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      Progress in research on acute hepatopancreatic necrosis disease (AHPND)

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      Aquaculture International

      Springer Nature

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          Most cited references 36

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          Determination of the infectious nature of the agent of acute hepatopancreatic necrosis syndrome affecting penaeid shrimp.

          A new emerging disease in shrimp, first reported in 2009, was initially named early mortality syndrome (EMS). In 2011, a more descriptive name for the acute phase of the disease was proposed as acute hepatopancreatic necrosis syndrome (AHPNS). Affecting both Pacific white shrimp Penaeus vannamei and black tiger shrimp P. monodon, the disease has caused significant losses in Southeast Asian shrimp farms. AHPNS was first classified as idiopathic because no specific causative agent had been identified. However, in early 2013, the Aquaculture Pathology Laboratory at the University of Arizona was able to isolate the causative agent of AHPNS in pure culture. Immersion challenge tests were employed for infectivity studies, which induced 100% mortality with typical AHPNS pathology to experimental shrimp exposed to the pathogenic agent. Subsequent histological analyses showed that AHPNS lesions were experimentally induced in the laboratory and were identical to those found in AHPNS-infected shrimp samples collected from the endemic areas. Bacterial isolation from the experimentally infected shrimp enabled recovery of the same bacterial colony type found in field samples. In 3 separate immersion tests, using the recovered isolate from the AHPNS-positive shrimp, the same AHPNS pathology was reproduced in experimental shrimp with consistent results. Hence, AHPNS has a bacterial etiology and Koch's Postulates have been satisfied in laboratory challenge studies with the isolate, which has been identified as a member of the Vibrio harveyi clade, most closely related to V. parahemolyticus.
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            Vibrio harveyi: a significant pathogen of marine vertebrates and invertebrates.

            Vibrio harveyi, which now includes Vibrio carchariae as a junior synonym, is a serious pathogen of marine fish and invertebrates, particularly penaeid shrimp. In fish, the diseases include vasculitis, gastro-enteritis and eye lesions. With shrimp, the pathogen is associated with luminous vibriosis and Bolitas negricans. Yet, the pathogenicity mechanisms are imprecisely understood, with likely mechanisms involving the ability to attach and form biofilms, quorum sensing, various extracellular products including proteases and haemolysins, lipopolysaccharide, and interaction with bacteriophage and bacteriocin-like substances.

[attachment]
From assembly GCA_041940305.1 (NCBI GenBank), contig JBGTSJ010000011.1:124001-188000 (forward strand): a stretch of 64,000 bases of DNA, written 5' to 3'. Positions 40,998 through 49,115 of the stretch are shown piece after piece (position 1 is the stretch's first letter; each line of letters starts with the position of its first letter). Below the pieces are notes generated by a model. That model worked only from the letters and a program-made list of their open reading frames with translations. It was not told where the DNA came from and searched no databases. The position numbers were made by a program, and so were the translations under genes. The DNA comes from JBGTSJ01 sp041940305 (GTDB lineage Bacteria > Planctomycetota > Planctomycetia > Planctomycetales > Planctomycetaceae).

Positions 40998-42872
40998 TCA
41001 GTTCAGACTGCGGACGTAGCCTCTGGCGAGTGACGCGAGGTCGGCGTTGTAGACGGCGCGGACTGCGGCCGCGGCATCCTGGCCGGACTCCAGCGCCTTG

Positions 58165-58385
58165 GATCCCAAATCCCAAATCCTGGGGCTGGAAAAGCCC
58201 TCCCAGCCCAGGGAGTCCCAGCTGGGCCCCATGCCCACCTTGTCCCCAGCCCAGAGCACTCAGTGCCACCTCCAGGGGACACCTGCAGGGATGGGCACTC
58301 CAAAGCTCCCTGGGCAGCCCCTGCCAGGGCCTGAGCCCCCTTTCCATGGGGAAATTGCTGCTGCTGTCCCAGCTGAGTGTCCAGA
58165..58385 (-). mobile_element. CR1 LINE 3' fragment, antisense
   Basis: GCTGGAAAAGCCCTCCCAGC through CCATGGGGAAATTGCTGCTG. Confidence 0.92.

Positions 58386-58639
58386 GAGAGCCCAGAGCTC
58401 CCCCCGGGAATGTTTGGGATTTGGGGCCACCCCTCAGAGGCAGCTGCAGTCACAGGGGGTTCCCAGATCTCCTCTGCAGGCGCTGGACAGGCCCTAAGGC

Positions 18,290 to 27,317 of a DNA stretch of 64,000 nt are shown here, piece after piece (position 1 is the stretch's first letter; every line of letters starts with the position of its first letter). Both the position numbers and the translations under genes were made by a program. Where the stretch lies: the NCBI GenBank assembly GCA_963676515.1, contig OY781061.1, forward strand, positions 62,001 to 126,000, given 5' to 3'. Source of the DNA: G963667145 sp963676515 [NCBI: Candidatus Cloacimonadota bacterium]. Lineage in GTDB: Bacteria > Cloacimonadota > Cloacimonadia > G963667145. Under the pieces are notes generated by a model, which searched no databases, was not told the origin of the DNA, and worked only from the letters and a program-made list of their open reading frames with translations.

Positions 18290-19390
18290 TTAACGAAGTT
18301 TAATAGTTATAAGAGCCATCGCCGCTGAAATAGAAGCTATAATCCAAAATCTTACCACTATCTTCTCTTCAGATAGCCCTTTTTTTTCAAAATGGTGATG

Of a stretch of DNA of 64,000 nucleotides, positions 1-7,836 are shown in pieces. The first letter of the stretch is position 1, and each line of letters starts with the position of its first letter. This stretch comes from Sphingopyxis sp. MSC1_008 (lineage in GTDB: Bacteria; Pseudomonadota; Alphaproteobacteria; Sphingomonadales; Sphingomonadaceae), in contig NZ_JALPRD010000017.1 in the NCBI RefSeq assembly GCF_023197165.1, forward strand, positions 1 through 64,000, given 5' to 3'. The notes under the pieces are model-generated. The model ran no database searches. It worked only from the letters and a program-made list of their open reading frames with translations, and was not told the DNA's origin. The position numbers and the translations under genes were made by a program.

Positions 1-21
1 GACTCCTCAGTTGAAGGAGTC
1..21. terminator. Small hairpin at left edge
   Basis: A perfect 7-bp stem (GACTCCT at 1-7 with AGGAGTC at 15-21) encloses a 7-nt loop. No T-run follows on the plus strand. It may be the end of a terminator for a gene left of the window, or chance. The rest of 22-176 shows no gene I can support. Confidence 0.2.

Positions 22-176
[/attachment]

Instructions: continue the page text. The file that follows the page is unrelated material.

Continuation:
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              Functional characterization of two type III secretion systems of Vibrio parahaemolyticus.

              Vibrio parahaemolyticus, a gram-negative marine bacterium, is a worldwide cause of food-borne gastroenteritis. Recent genome sequencing of the clinical V. parahaemolyticus strain RIMD2210633 identified two sets of genes for the type III secretion system (TTSS), TTSS1 and TTSS2. Here, we constructed a series of mutant strains from RIMD2210633 to determine whether the two putative TTSS apparatus are functional. The cytotoxic activity of mutant strains having a deletion in one of the TTSS1 genes was significantly decreased compared with that of the parent and TTSS2-related mutant strains. In an enterotoxicity assay with the rabbit ileal loop test, intestinal fluid accumulation was diminished by deletion of the TTSS2-related genes while TTSS1-related mutants caused a level of fluid accumulation similar to that of the parent. VopD, a protein encoded in the proximity of the TTSS1 region and a homologue of the Yersinia YopD, was secreted in a TTSS1-dependent manner. In contrast, VopP, which is encoded by a pathogenicity island on chromosome 2 and is homologous to the Yersinia YopP, was secreted via the TTSS2 pathway. These results provide evidence that V. parahaemolyticus TTSSs function as secretion systems and may have a role in the pathogenicity of the organism. This is the first report of functional TTSSs in Vibrio species. The presence of TTSS apparatus gene homologues was demonstrated in other vibrios, such as Vibrio alginolyticus, Vibrio harveyi, and Vibrio tubiashii, suggesting that some other vibrios also contain TTSS and that the TTSS has a role in protein secretion in those organisms during interaction with eukaryotic cells.
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                Author and article information

                Journal
                Aquaculture International
                Aquacult Int
                Springer Nature
                0967-6120
                1573-143X
                April 2016
                September 2015
                : 24
                : 2
                : 577-593
                Article
                10.1007/s10499-015-9948-x
                © 2016

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